Putting Education Reform To The Test

Amendment 8 Could Revive Vouchers for Religious Schools, Lawyer Says


Broward County School Board members said the Religious Freedom Amendment would take money away from public schools.

The battle over Amendment 8 — the Religious Freedom Amendment — is being fought on several fronts: civil rights, the maintenance of vital social services and, recently, public education.

The very prospect of allowing religious organizations to receive public funds goaded the Broward County school board to issue a barely-legal public warning last week.

The board said opening the treasury to the faith-based could not possibly end well for public schools.

It said any money awarded to “sectarian” schools would be money siphoned away from public and charter schools.

“The amendment could be very injurious,” board member Maureen Dinnen told the South Florida Sun-Sentinel.

Familiar argument? It should be.

It’s the one raised against former Gov. Jeb Bush’s “Opportunity Scholarship” program. It would have allowed parents to pay tuition at private schools — including religious private schools — with publicly-funded vouchers.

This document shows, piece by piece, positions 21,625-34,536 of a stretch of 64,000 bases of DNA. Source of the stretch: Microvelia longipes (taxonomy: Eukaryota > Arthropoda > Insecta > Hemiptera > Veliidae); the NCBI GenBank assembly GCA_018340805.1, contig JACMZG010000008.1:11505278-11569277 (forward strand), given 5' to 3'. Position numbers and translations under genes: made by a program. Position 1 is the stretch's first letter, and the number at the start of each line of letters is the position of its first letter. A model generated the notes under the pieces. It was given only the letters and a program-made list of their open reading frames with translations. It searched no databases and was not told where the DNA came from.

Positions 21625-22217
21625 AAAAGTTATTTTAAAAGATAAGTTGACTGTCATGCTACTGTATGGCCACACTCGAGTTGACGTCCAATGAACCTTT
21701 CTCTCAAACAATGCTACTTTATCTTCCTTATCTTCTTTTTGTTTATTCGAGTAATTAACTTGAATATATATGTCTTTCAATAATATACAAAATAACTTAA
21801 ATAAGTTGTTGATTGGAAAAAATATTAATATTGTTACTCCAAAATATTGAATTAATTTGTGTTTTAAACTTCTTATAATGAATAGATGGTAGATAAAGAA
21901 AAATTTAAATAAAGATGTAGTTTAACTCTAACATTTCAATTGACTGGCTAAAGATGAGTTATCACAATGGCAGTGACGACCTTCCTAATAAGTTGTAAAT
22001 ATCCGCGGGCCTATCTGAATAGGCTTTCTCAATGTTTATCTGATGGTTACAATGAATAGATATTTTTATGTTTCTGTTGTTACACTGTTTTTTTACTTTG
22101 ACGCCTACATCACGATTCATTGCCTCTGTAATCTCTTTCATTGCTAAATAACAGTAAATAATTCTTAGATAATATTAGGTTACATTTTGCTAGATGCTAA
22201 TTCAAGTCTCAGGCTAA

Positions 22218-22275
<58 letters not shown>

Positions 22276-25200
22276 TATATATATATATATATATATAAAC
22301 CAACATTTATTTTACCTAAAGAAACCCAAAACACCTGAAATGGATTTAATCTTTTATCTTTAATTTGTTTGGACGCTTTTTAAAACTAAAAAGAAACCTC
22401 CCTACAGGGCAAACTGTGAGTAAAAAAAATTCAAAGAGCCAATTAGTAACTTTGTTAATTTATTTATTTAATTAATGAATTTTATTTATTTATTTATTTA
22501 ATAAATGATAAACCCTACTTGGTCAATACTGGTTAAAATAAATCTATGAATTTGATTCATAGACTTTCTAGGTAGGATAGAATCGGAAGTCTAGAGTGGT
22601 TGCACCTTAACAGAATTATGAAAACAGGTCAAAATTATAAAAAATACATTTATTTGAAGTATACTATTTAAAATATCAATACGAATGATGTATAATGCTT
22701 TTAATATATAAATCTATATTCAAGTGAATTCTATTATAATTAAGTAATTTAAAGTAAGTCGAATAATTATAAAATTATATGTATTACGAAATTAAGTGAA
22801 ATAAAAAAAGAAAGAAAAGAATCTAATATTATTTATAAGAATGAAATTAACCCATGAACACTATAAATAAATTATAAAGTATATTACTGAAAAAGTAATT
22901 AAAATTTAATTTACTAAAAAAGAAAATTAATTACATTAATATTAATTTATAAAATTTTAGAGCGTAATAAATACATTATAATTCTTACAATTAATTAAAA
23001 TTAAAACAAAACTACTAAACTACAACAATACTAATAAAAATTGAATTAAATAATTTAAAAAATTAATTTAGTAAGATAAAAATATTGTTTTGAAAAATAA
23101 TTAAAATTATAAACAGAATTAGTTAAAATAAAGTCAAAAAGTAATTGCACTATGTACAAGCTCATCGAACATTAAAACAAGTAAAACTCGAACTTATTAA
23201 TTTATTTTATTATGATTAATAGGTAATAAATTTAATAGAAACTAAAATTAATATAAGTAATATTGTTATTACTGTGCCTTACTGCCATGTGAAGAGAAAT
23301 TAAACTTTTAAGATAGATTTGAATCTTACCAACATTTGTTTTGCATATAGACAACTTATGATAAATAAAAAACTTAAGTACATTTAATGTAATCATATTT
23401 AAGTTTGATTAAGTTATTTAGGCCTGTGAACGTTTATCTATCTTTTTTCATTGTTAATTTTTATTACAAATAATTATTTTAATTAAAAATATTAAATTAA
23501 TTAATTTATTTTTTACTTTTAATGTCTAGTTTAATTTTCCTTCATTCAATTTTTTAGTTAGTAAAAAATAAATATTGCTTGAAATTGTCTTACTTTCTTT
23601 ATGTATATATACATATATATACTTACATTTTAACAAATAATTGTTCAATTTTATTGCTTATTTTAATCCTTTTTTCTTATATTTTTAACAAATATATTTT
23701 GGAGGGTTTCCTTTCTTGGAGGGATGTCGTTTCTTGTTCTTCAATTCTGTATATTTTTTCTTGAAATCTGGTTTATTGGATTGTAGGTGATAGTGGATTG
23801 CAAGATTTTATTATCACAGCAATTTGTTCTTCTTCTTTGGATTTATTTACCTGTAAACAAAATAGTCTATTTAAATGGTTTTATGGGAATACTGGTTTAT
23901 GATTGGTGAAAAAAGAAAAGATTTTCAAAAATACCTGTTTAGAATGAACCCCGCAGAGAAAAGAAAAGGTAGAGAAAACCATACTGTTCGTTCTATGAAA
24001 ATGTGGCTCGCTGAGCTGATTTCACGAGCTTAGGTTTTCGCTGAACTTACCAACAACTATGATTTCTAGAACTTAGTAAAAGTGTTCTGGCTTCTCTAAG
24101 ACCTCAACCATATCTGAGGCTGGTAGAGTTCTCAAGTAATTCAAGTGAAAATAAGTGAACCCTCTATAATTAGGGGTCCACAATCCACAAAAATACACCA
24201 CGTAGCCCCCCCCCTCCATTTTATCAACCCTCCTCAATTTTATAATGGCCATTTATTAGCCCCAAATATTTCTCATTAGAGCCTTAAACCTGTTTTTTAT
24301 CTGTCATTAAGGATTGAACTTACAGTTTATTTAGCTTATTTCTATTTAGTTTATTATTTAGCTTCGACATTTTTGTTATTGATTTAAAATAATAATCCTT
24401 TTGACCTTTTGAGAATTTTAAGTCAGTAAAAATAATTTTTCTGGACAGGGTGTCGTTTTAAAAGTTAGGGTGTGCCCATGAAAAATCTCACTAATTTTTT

The Florida Supreme Court struck the program down as unconstitutional in 2006.

Under legislative rules, public school boards are generally not allowed to take public positions on public issues.

Instead, the Broward board passed a resolution that “explains” Amendment 8 and its possible results.

David Barkey, an Anti-Defamation League lawyer specializing in religious freedom, thinks Amendment 8 is an attempt to revive school vouchers.

Though that is the least of his worries.

“It opens the floodgates to funding houses of worship without safeguards against proselytizing or religious discrimination against employees,” Barkey said.

Floridians will vote on the measure on Nov. 8.

What do you think?

Is Amendment 8 an attempt to revive publicly-funded school vouchers for private and religious schools?


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